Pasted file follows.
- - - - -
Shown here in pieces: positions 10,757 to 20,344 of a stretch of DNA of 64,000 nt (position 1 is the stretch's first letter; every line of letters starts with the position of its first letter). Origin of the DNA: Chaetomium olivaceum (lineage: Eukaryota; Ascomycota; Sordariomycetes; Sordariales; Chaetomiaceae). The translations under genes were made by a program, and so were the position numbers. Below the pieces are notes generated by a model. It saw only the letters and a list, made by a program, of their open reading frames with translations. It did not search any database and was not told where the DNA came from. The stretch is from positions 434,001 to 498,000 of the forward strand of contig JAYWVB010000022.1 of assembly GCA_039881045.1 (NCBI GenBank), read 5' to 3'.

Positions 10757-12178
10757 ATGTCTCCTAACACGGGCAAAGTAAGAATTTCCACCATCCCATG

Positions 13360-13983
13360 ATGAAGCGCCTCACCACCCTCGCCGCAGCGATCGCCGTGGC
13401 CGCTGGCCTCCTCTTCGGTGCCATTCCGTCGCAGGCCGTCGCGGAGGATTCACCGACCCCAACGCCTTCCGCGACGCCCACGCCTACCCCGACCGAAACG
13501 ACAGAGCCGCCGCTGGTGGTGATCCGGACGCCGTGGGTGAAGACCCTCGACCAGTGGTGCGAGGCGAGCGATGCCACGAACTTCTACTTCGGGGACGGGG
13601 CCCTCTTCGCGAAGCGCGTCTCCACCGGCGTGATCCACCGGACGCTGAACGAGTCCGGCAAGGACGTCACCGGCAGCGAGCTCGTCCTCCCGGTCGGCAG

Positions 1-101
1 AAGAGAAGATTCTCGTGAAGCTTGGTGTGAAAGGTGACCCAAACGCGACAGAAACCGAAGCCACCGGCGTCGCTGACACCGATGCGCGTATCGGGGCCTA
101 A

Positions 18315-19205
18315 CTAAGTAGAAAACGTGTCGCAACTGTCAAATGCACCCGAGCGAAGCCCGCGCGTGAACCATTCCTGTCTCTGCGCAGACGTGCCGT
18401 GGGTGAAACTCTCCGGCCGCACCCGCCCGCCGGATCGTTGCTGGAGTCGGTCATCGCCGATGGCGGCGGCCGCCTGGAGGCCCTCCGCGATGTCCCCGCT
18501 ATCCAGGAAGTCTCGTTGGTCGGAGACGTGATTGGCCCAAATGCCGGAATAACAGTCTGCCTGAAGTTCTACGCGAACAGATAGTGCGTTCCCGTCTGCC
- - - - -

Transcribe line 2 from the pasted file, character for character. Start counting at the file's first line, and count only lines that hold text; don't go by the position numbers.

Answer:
Positions 10757-12178